Crowd Sourced Ticketing (1)

Agent0013 (828350) | about a year ago | (#43687437)

I had thought of this idea as a way to ticket those assholes on the road that drive like maniacs when there are no cops around. If 50 (PRESET_LIMIT) people report a car changing lanes without a signal in one day (PRESET_TIME) then a fine could be sent. Speeding, cutting people off, running red lights, etc could be crowd sourced to achieve better driving from the public. Of course I would not like the idea myself. It seems a little overboard or something. Plus, I'm sure the black-hat hackers would find ways to break it. Hell, even just a group of people who want to mess with someone would be able to trick the system. So it's not a real practical system. In fact, I'm not even sure why I am sharing it here?

Re:Crowd Sourced Ticketing (1)

Anonymous Coward | about a year ago | (#43687569)

Gallagher invented this decades ago. Everyone gets a gun that shoots darts with suction cups with Idiot! flags. Any cop that sees a car with 3 flags can issue a ticket.

You get 3 flags, need to go before a judge and explain why you used the first 3 and request more.

Makes about as much sense...

Re:Crowd Sourced Ticketing (0)

Anonymous Coward | about a year ago | (#43687575)

How about limiting the number reports one can submit per period of time? Something like mod points?

That's great! (1)

CCarrot (1562079) | about a year ago | (#43687439)

Now to update the auto-targeting system for my turret gun...they can run, but they can't hide anymore!

yeppie! (0)

Anonymous Coward | about a year ago | (#43687489)

We're gonna have NFC in cars!
bump cars to share photos!
sheeeeeet it's gonna be scary to share mp3 with a lorry.
well that mp3 must be worth it.

Virus Fun Time (0)

Anonymous Coward | about a year ago | (#43687519)

I'm slamming on my brakes right in front of you! Haha, psych! Oooh! Oooh, watch out, I'm an 18-wheeler on your left drifting into your lane! Haha! Just kidding!

Given what this system would be controlling and affecting, it had better have some serious encryption and multiple-distributed-processor voting validation going on.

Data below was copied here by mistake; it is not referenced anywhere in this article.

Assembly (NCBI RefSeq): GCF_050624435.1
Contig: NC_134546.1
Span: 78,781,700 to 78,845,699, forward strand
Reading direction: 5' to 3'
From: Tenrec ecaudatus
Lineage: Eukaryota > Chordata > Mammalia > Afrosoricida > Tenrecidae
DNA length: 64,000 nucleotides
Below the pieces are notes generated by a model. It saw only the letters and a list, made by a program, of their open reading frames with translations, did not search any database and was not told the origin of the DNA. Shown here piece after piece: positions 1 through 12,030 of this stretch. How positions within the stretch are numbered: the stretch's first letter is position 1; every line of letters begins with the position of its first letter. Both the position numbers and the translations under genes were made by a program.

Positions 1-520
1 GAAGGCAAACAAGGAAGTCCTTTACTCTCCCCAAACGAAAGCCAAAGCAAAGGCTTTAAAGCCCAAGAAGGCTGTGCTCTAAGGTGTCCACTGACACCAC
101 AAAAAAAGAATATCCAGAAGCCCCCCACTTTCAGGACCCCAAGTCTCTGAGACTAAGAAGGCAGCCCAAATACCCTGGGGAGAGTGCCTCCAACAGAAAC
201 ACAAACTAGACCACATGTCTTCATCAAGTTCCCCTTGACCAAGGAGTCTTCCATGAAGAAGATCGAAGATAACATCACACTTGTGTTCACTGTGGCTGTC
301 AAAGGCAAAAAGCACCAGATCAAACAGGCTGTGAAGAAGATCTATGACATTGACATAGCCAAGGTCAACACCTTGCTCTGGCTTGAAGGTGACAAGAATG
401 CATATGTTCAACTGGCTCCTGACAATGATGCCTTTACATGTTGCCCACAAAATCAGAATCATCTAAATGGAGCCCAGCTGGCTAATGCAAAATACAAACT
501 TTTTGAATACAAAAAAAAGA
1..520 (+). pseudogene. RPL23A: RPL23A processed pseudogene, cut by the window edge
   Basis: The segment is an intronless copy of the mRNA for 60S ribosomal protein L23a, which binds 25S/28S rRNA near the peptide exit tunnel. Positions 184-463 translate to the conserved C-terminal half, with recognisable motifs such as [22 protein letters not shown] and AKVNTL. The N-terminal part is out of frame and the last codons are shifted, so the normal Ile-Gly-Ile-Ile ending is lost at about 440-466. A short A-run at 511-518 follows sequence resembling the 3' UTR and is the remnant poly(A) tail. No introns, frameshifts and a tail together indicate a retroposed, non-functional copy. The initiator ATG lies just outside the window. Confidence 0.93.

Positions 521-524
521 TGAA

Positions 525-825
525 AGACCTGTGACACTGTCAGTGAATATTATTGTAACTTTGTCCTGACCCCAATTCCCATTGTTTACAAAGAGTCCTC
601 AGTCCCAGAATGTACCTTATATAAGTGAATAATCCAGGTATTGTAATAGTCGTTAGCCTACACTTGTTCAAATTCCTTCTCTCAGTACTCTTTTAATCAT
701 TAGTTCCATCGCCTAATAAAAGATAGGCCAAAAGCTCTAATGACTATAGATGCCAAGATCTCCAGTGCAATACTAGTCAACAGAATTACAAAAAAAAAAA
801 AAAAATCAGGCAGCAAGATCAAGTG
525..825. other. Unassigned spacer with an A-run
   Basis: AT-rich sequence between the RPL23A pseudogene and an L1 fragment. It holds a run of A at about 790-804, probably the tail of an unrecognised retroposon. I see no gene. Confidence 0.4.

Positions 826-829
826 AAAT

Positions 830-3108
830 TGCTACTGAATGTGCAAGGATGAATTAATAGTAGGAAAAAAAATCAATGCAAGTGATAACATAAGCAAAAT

How robust is the protocol? (0)

Anonymous Coward | about a year ago | (#43687551)

Can my car send a "flipping the bird" protocol before it cuts off the other car?

ADS-B (1)

riverat1 (1048260) | about a year ago | (#43687749)

This essentially sounds like ADS-B [wikipedia.org] for ground vehicles.

App to cuss out the DB that cuts ya off: priceless (1)

PseudoCoder (1642383) | about a year ago | (#43687895)

I've always wanted to be able to text the douchebag that just cut me off and tell him/her what a douchebag he/she is.

Or be able to leave a nice little voicemail or text to tell the douchebag in the parking lot that he/she parked like a douchebag taking up two spots.

Of course I'll get a few of those myself, but it might be worth it, just for the occasional satisfaction of calling out a douchebag.

Data I'd like to share with my road-neighbor (0)

Anonymous Coward | about a year ago | (#43688045)

Pre-canned messages I'd like to be able to share with fellow drivers:
- your $type light is burned out
- your blinker has been on for $miles
- your $tire is flat

Programmed Personality (1)

fahrbot-bot (874524) | about a year ago | (#43688049)

'We're even imagining in the future cars would be able to ask other cars, "Hey, can I cut into your lane?" Then the other car would let you in,'

Ya, unless that other car is a jerk, then it will just speed up to close any gap.
[ Will we be able to program a "personality" for our car? ]

Outlawed in five ... four... three... (1)

WOOFYGOOFY (1334993) | about a year ago | (#43688183)

two... one....

Sample data exchange (4, Funny)

RevWaldo (1186281) | about a year ago | (#43688297)

<?xml version="1.0" encoding="ISO-8859-1"?>
<M2M>
<vehicle>
<ssid>rubber_duck</ssid>
<haul>timber</price>
<destination>Tulsa Town</destination>
<kph>160</kph>
<mode>convoy</mode>
<memo>we got a great big convoy</memo>
</vehicle>
<vehicle>
<ssid>big_ben</ssid>
<haul>hogs</price>
<destination>Tulsa Town</destination>
<kph>160</kph>
<mode>convoy</mode>
<memo>ain\'t she a beautiful sight?</memo>
</vehicle>
</M2M>

Re:Sample data exchange (1)

Andrio (2580551) | about a year ago | (#43688389)

That's really clever! No points to mod you up though, sorry :(

Re:Sample data exchange (1)

RevWaldo (1186281) | about a year ago | (#43688457)

Aaaannd I spot a mismatched tag. I don't deserve any mod points, I tells ya!

.

Driverless + Ad Hoc? (1)

BlindMaster (2262842) | about a year ago | (#43688489)

Combining with Google driverless and Ad Hoc/Cloud computing, maybe this can improve city traffic.

Will it use "modern protocols"? (0)

Anonymous Coward | about a year ago | (#43689071)

It will no doubt be based on "modern" protocols (Web services, XML, HTTP), and so it will be a bandwidth hog, slow as shit, and unreliable.